Delaware Governor John Carney surprised cannabis advocates Tuesday when he announced a veto of legislation that would have decriminalized possession of up to one ounce of cannabis and made adult use de facto legal in the state.
“I do not believe that promoting or expanding the use of recreational marijuana is in the best interests of the state of Delaware, especially our young people,” wrote Gov. Carney in his veto statement. “Questions about the long-term health and economic impacts of recreational marijuana use, as well as serious law enforcement concerns, remain unresolved.”
Up until now, Gov. Carney has not made either positive or negative public statements about the legalization of adult use cannabis, even while Republican opponents made strong anti-cannabis comments on the campaign trail.
The legislation, HB371, had been passed as part of a two-step move to separate decriminalization from legalizing sales. This effort passed with a three-fifths majority in both legislative chambers. The sales legalization effort, HB372, failed in the House by one vote earlier this week.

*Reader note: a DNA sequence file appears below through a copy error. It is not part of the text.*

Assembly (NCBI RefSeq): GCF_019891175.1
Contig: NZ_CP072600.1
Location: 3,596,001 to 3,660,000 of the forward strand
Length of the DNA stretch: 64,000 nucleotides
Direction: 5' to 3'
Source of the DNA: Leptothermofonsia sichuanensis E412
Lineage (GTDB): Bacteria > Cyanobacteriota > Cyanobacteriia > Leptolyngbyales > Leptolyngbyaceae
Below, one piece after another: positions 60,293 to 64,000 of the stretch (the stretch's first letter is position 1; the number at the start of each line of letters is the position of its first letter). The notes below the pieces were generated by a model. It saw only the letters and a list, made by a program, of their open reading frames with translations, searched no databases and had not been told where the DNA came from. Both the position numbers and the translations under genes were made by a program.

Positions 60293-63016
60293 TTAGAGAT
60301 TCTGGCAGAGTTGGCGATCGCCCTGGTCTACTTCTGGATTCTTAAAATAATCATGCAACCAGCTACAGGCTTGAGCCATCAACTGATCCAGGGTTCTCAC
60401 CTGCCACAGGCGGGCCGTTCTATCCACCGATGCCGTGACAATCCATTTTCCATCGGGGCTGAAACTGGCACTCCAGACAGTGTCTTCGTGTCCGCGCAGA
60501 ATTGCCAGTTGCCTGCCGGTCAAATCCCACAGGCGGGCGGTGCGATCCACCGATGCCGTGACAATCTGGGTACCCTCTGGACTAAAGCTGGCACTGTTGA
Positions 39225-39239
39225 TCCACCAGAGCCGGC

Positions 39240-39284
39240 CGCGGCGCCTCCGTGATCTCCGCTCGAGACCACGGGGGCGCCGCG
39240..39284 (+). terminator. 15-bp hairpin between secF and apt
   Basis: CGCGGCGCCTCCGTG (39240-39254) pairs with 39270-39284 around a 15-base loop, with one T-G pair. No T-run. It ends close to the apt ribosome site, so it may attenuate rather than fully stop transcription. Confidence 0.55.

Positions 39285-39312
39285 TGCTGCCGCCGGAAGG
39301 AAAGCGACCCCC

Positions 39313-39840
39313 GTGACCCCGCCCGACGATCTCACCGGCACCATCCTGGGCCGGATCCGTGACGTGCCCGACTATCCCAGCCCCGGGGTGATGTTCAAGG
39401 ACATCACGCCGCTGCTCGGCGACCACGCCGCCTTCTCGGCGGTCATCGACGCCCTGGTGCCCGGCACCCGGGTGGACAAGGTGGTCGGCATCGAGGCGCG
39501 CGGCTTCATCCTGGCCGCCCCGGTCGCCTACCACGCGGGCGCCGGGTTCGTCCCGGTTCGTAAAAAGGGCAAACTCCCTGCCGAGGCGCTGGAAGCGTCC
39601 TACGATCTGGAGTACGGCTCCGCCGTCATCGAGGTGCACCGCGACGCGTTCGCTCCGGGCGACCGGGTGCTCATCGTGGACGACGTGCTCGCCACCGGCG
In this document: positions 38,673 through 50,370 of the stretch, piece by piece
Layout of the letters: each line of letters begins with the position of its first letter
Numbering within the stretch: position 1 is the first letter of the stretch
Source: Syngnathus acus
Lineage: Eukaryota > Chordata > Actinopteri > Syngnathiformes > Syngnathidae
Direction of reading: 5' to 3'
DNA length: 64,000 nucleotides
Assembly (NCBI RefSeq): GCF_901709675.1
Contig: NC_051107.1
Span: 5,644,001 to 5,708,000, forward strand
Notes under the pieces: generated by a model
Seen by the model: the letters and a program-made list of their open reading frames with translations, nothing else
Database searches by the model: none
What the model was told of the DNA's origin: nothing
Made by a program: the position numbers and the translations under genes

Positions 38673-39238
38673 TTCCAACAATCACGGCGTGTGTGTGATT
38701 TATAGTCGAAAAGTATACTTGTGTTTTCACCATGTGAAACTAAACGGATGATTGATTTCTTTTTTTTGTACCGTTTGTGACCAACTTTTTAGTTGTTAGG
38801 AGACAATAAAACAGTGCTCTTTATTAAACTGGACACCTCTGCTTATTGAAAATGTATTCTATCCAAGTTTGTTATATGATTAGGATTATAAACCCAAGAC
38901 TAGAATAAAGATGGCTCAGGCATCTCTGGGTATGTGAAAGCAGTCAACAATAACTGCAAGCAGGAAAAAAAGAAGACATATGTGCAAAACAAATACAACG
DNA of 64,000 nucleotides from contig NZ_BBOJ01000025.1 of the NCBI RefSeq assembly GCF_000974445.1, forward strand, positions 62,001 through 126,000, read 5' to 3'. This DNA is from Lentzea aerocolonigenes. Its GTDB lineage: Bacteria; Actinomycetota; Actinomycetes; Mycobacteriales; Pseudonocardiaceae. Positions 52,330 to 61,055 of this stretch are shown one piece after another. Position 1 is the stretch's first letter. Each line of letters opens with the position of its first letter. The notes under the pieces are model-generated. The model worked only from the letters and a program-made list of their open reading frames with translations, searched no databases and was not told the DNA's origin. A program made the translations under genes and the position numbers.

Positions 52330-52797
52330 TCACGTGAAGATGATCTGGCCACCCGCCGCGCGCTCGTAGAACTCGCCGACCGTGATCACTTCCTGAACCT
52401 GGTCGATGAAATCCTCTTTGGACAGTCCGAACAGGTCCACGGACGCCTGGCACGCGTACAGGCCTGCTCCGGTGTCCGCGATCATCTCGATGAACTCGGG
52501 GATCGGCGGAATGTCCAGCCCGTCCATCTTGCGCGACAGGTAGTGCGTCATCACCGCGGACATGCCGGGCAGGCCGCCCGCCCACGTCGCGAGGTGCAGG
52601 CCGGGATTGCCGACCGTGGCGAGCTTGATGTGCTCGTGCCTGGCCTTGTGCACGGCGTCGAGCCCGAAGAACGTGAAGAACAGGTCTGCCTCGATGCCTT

As recently as last week, advocates had expected that Gov. Carney would respect the supermajority and take no action on HB371, which would have led to enactment of the bill, according to the state constitution. But a veto in Delaware has particular force, said Laura Sharer, executive director of Delaware NORML.
A legislative veto override is, “not something that’s happened in Delaware since the late 70s. Clearly lawmakers are weighing their options,” said Sharer, who still holds out hope for legislators to rally the votes.
“It’s not over yet.”